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In 2020, Donald Trump garnered 94% of the Republican vote, an increase of 6% over 2016. In both elections, he lost the popular vote.

More white voters voted for Trump in 2020 than did in 2016, including 55 percent of white women, whose suburban enclaves Trump devilishly claimed were under siege by the urban poor. Simultaneously, voters of color—Native American, Black, Asian, and Hispanic—went to the polls in far greater numbers than they did in 2016.

Although Hispanics were accused of “underperforming” for Joe Biden, Hispanic voter participation increased by a whopping eight million from 2016, with 66 percent of Hispanics voting for Biden, nearly covering his margin of victory. Ninety-one percent of Black women voted Biden.

By 2045, whites will no longer constitute a majority of the U.S. population. Our nation’s future belongs to the diverse constituency now flocking to the Democratic party, which has won the presidential popular vote in seven of the last eight elections.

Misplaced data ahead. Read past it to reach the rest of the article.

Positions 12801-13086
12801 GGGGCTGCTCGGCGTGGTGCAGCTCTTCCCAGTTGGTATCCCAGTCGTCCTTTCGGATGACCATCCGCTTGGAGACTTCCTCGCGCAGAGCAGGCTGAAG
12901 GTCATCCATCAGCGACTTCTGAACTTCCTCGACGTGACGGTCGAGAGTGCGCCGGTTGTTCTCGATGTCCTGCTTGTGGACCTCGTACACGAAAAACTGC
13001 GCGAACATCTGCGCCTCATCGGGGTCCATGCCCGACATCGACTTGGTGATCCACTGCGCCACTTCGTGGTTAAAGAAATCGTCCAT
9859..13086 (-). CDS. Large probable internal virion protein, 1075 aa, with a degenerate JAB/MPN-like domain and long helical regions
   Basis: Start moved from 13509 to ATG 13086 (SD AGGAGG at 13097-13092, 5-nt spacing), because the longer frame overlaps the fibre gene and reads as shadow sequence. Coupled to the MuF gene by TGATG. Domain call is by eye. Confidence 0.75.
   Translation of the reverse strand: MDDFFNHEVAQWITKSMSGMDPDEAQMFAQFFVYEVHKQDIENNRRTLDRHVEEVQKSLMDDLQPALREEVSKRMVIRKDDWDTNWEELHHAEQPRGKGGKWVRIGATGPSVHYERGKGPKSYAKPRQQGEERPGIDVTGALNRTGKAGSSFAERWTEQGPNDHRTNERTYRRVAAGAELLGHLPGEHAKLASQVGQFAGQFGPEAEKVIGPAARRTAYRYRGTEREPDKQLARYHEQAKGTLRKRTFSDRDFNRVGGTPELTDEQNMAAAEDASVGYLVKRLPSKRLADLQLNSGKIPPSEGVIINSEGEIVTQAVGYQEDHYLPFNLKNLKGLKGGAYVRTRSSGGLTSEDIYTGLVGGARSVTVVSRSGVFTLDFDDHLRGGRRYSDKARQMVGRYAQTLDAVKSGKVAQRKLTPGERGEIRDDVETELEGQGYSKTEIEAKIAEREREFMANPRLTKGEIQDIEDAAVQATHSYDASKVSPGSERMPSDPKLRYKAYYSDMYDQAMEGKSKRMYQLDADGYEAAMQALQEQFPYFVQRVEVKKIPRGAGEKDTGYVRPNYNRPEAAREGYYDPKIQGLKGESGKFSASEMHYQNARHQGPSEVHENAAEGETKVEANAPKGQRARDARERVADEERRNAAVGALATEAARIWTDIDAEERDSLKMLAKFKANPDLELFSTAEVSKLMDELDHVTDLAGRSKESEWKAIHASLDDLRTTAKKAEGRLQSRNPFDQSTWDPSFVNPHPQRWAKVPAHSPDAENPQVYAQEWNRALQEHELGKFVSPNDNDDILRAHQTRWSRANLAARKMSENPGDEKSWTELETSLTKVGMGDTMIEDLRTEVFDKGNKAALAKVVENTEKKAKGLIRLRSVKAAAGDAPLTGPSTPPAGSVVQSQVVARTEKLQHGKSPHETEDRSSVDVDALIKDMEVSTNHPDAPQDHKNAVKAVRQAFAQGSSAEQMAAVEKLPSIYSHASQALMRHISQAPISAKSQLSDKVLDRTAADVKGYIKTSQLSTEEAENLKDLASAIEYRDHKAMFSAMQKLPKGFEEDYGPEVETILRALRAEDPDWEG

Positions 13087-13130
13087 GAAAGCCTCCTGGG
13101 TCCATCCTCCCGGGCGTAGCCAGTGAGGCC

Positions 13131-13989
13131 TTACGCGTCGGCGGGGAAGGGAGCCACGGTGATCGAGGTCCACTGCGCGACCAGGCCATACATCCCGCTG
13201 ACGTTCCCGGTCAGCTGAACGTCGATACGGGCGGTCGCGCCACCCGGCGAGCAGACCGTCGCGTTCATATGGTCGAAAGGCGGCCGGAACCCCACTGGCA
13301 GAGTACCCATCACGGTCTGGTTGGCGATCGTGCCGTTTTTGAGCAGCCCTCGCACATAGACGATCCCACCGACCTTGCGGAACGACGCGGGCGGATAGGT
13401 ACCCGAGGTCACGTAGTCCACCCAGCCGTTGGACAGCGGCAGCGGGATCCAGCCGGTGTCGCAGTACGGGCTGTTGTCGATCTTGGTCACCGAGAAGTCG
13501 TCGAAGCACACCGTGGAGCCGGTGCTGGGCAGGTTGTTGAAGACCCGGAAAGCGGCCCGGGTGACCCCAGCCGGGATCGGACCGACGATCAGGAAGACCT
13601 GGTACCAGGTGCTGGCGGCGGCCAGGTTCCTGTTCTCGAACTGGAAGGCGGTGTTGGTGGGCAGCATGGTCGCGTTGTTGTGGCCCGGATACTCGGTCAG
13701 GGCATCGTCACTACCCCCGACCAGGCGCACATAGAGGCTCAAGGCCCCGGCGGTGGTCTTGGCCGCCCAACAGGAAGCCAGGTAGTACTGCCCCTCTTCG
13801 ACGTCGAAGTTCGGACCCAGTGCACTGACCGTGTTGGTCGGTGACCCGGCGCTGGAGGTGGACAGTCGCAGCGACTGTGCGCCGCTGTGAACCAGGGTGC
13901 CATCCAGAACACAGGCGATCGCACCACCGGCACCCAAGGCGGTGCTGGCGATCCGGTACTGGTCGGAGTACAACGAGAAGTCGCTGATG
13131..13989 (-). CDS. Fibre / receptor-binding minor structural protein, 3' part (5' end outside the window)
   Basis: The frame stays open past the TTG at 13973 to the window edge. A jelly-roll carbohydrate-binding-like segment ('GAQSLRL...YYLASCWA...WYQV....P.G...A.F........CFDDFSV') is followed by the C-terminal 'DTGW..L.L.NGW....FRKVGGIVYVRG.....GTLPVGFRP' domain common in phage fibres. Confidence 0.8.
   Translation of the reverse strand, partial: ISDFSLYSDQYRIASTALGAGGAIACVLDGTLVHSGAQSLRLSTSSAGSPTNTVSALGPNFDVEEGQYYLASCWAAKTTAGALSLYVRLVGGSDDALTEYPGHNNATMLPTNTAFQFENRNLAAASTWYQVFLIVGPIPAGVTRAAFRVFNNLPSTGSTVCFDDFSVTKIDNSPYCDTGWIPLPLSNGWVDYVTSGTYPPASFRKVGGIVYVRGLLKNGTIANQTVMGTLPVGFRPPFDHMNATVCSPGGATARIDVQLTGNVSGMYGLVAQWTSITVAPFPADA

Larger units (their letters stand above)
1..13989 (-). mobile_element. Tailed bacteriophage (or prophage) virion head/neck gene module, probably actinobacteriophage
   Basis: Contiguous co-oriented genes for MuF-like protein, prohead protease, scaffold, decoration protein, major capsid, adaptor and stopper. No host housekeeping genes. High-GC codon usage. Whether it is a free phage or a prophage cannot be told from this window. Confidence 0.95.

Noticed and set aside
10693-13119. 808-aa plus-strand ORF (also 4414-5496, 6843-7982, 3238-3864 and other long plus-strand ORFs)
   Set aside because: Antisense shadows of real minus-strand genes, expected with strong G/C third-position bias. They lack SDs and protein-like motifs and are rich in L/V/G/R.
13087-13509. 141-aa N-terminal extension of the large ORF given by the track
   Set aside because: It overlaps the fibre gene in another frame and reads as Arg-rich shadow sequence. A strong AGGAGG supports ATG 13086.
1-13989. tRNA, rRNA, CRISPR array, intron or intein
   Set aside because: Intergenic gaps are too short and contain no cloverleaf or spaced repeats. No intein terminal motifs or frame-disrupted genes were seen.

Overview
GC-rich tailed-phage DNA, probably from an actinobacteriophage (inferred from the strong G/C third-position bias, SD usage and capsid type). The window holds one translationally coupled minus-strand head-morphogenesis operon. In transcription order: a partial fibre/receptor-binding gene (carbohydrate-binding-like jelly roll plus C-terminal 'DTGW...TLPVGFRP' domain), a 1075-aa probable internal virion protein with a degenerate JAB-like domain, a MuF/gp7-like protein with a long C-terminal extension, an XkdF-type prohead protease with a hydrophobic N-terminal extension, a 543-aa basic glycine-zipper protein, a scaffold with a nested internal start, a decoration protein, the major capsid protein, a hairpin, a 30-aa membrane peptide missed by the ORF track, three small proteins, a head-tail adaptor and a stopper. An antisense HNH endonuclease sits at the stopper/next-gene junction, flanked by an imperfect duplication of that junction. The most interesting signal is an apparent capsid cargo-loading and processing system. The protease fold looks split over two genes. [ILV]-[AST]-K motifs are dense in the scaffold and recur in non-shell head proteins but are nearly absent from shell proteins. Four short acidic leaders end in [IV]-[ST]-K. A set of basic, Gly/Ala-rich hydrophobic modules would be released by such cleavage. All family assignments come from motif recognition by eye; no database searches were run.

For all the GOP’s pro-business praise of innovation, it has become the party of Trump, motivated backwardly by racial prejudice, conspiracy theories and deep and modifiable resentments—all weaponized by Trump’s genius for turning people against each other.

Unless he gazes backward, president-elect Biden will look in vain for policies to unite the will of a majority of Americans with the inclinations of the party of Trump. Though he needs to reach across the aisle with conciliatory handshakes, Biden more urgently needs to reach beyond the fray and offer ideas that will inspire the nation and build a better future for everyone.

Most Americans want progress in social and political equity and significant efforts to reverse global warming. They want a just, livable society for both parties and all people. Handshakes on good policies—that’s Biden’s job.

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Steve Kirchhoff 

Bozeman